Barge yacht? Anyone have any experience on one? What do the use as ballast?


The original "Jacht" came from theese kind of vessels>

#35 PATSYQPATSY

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Posted 14 November 2012 - 02:02 AM

Kind of gives a new meaning to mark room. Is rubbing racing or do folks incur penalties for banging. I like the use of fenders to give mark room. Looks exciting.

#36 Foreverslow

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Posted 14 November 2012 - 02:13 AM


Barge yacht? Anyone have any experience on one? What do the use as ballast?


The original "Jacht" came from theese kind of vessels>


but J-24s did not, as this puppy didn't sink after getting rolled over. ;<) ;<)

#37 Icebear

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Posted 14 November 2012 - 02:57 AM

Interesting paper on developing a VPP for skutsje.
http://www.hiswasymp...ert Keuning.pdf

8 knots reaching in 17 knots TWS.

Similar Frisian eel boats (palingaken) sailed across the North Sea to London carrying 20,000 lbs of live eels.

Crew: a skipper and two mates.

http://www.dehelling...ndex.php?page=1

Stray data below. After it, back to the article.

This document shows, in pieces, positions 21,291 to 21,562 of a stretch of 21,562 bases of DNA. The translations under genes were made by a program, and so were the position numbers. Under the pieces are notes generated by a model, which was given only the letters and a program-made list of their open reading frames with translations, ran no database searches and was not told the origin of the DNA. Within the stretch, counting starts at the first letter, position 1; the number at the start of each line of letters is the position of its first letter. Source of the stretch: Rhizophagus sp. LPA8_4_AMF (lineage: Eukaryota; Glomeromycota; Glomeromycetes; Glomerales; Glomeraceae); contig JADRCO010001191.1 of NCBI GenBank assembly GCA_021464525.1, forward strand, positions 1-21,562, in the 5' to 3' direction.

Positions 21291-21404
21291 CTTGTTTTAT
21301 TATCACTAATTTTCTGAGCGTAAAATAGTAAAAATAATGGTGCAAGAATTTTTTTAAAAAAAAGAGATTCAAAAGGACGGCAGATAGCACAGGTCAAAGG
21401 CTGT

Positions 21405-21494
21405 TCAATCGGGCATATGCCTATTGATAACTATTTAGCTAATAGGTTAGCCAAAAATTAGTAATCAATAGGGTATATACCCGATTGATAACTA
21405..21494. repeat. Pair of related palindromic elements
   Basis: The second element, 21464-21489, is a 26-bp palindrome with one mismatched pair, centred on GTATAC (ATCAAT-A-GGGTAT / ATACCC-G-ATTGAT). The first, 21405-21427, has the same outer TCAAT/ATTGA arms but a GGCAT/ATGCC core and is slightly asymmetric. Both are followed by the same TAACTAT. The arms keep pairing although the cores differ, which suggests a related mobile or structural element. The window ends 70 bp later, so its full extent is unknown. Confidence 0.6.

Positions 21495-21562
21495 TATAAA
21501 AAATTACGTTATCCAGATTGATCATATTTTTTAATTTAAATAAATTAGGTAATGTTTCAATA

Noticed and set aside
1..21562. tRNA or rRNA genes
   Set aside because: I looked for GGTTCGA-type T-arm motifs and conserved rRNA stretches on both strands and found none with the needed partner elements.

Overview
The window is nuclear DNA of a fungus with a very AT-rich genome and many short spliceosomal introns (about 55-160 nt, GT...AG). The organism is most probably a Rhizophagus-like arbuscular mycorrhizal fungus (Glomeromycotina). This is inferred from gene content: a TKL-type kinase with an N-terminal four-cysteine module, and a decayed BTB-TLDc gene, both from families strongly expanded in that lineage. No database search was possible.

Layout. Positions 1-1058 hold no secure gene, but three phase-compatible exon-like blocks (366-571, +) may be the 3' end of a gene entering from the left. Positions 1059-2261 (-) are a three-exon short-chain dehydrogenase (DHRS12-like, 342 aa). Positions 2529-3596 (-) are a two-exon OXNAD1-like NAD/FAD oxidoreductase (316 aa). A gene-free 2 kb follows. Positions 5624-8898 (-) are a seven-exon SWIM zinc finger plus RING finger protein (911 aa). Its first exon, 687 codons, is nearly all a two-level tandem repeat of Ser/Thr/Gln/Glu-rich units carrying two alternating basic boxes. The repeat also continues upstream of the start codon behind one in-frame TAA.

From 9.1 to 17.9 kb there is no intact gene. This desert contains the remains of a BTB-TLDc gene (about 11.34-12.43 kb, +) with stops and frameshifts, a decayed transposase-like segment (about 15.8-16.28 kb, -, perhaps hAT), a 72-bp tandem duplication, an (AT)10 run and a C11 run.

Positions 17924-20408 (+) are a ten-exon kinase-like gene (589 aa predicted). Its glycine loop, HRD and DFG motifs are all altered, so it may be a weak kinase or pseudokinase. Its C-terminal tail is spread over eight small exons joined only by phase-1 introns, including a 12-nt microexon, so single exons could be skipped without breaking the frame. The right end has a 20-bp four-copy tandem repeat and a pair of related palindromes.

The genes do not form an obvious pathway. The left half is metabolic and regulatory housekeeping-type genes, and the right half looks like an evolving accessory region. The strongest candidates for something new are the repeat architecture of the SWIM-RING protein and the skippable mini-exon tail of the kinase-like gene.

#38 mitchellsailor

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Posted 14 November 2012 - 03:05 AM

3 guys on the rudder! thanks for the the post

#39 R Booze

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Posted 14 November 2012 - 04:13 AM

Nice video. Where are the dykes?....

#40 DSYHS

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Posted 14 November 2012 - 08:47 AM

Kind of gives a new meaning to mark room. Is rubbing racing or do folks incur penalties for banging. I like the use of fenders to give mark room. Looks exciting.


You have two different leagues. the between villages competition and the 'open' competition for which the skipper does not have to be from frisian freight skipper's descendance. we sail in the latter competition, governed by the normal RRS with the 720 penalty reduced to 360. protests are often setled on the dock. Damage must of course be avoided, but is also accepted as part of the game. sometimes it gets messy.

i think some 70 vessels are more or less optimized for racing.

#41 dylan winter

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Posted 14 November 2012 - 10:33 AM

I just want to say

I have really loved watching these films

and to see the crowds and the TV coverage

brilliant..... just brilliant



mind you

the old vendee is not without its pleasures either



#42 atoyot

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Posted 14 November 2012 - 10:47 AM

Nice video. Where are the dykes?....


I bet you wouldn't mind being the one with his finger inserted to seal the crack.

#43 DRIFTW00D

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Posted 14 November 2012 - 12:48 PM

The righting tugs seem crazy close. But engine thrust is hitting the hull as the righting line is towed. Simple physics at work. AC 72s need a 50 knot big ass prop tug boat. Whats out there to meet this new need????